Beating the odds, Bulmer believes best is yet to comeWritten by Clark Stork
Growing up in Melfort, and then Saskatoon, Troy Bulmer golfed, a lot, most of the time with his father.
Rod Bulmer was an accountant by day, by night a father on the course with his son as much as possible, and between the two of them, they were often found in the winner’s circle. The Melfort Men’s Open was a huge tournament for western Canadian golfers, the elder Bulmer won the event “several” times according to Troy. Rod was also the Saskatchewan amateur champion in 1984. Troy won the 2005 under-15 provincial title, a year later he was the under-17 victor.
Rod had a stellar amateur career, Troy was on his way to more wins, then everything changed.
In August of 2010, Rod was driving his son back to college in Misenheimer, N.C. when their car was toss from the road by a tornado in North Dakota. Rod was killed, Troy suffered serious injuries, but survived.
In July of 2011, Troy won the Saskatchewan amateur title as well putting his name on the same trophy as his late father.
“That’s obviously a huge point of personal pride as well as for my family and friends, that was a very significant moment,” Troy said to Golf Saskatchewan last week. “Twelve, thirteen months before that it didn’t look like I was going to be able to play golf again because of the damage I sustained. That was a huge piece. To have the same championship as my dad has, that’s hugely important, it’s very meaningful. Especially now, it’s something I can look back on and say as much as it was a point of satisfaction or goal I had, it was almost a personal reassurance that I was going to be ok. Regardless of losing dad or not, our names will be tied to a piece of history.”
The Bulmers joined the Stewarts (Ron and Dave) as the only other father-son combo to win the amateur championship.
(Troy with his dad, Rod in 2006)
Bulmer now calls Vernon, B.C. home and is still very involved in golf playing “as much, wherever possible.” He enters events in the Vancouver Golf Tour, State Opens and the McKenzie Tour keeping the 28-year-old busy. This past summer he won his first event as a professional, the storied Ogopogo at the Kelowna Golf & Country Club. The Predator Ridge member stormed back from four shots down on the final day to win the 68th running of the tournament that had a field of 162. Bulmer said the win had significance thanks to Mike Smith, a long-time friend of his dad’s as his caddy during the championship.
“By proxy that’s the closest thing that I could get to having dad around, it was really nice having Mike out there caddying. Someone to talk with and after the completion of the event basically realizing it would be my trophy and my tournament that I had won, it was very nice of him to say, your dad would be very proud of you. It was very nice for Mike to remind me of that,” Bulmer said.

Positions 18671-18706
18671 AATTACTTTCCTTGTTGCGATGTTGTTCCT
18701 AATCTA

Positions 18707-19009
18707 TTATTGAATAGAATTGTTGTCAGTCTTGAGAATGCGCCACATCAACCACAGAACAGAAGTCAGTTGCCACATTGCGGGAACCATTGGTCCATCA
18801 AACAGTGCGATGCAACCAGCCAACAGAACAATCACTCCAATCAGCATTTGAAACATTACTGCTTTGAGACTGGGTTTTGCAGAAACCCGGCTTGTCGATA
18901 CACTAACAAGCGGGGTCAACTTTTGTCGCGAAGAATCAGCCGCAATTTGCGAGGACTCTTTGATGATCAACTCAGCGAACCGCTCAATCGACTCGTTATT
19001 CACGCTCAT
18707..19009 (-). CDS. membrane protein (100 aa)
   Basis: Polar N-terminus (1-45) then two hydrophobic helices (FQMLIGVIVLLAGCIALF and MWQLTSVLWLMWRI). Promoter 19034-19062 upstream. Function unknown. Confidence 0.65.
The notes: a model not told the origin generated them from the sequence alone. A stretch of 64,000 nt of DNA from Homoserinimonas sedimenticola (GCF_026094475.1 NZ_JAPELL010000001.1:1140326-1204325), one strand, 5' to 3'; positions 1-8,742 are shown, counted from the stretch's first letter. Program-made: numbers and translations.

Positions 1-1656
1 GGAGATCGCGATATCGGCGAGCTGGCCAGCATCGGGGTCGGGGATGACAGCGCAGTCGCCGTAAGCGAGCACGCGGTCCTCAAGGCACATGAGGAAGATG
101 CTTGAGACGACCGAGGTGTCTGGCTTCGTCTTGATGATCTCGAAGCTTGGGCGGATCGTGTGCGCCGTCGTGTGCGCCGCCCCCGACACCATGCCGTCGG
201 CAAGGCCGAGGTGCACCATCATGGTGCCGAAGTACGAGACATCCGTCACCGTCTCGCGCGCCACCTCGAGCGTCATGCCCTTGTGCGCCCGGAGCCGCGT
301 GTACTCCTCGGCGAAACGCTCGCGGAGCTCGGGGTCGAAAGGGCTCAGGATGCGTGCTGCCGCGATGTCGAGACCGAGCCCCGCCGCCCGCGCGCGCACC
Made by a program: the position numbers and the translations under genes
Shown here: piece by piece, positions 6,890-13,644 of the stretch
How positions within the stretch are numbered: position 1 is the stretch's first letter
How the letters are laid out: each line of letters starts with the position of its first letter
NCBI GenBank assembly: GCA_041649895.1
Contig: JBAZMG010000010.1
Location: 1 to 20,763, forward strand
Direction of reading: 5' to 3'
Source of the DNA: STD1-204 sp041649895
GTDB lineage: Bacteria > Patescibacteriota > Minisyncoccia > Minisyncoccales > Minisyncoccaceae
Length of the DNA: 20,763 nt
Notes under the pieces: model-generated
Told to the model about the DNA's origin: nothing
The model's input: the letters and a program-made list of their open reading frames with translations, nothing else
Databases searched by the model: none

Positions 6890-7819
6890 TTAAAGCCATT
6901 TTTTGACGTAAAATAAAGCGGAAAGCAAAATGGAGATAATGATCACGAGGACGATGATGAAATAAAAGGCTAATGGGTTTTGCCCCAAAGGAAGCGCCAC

Still healing from his injuries after the amateur win, Bulmer felt a warmer climate would be beneficial for his health, and his game. Only practicing a couple times per week, he started to play more in the B.C. and had success pushing him on.
“Over a span of a couple weeks I set five course records, and that was without practicing or playing that much,” Bulmer explained. “I figured I would go down south and play a couple Mini-Tour events and just see where the game is actually at. Those Mini-Tour guys grinders are good. Whatever the mental hang-up or getting out of their comfort zone, whatever the case me be that they don’t progress further, those guys that have made money on the Mini-Tour are good golfers.”
Chasing a PGA TOUR card is still the goal for Bulmer. He will continue to play through the qualifying school of the McKenzie Tour and work from there. He did admit that as determined as he is to make the dream work, time doesn’t stop.
“It’s something that is within grasp, but at the same time you need to see it in a timely matter,” Bulmer explained. “You can’t spend three, four years grinding it out on the McKenzie Tour and another handful on the Korn Ferry Tour. Playing professional golf isn’t a cheap thing to do, so it’s going to be one of those with results and success becomes that much more exposure to yourself and that much more opportunity to pursue it. Right now I’m all in on progressing my game.”
Saskatchewan currently has about ten players, both men and women playing college golf in Canada and the United States. Some may have professional aspirations; others might be using the game to get their education. Whatever the reason and their goals, Bulmer said his eyes were opened once he climbed to the higher level after his college career was complete.
“When you go out and play, yeah your short game, your putting can be great, but you are not shooting 63 each day hitting it to 25 feet or putting it up-and-down for par all day. My greatest recommendation which when I was first out there I caught on really quick, we’re finding ball striking and trying to get closer to the hole is. Sixty-nine isn’t good golf anymore at this level. If you are shooting 69 or 70 everyday you are going to go awfully hungry,” he said.
Bulmer works at Predator Ridge during the season and has a girlfriend who also plays golf out of the Okanagan course. In the off-season Bulmer works for one of the resorts in the Vernon area.
You can hear more from Bulmer below in his interview with Golf Saskatchewan’s Clark Stork.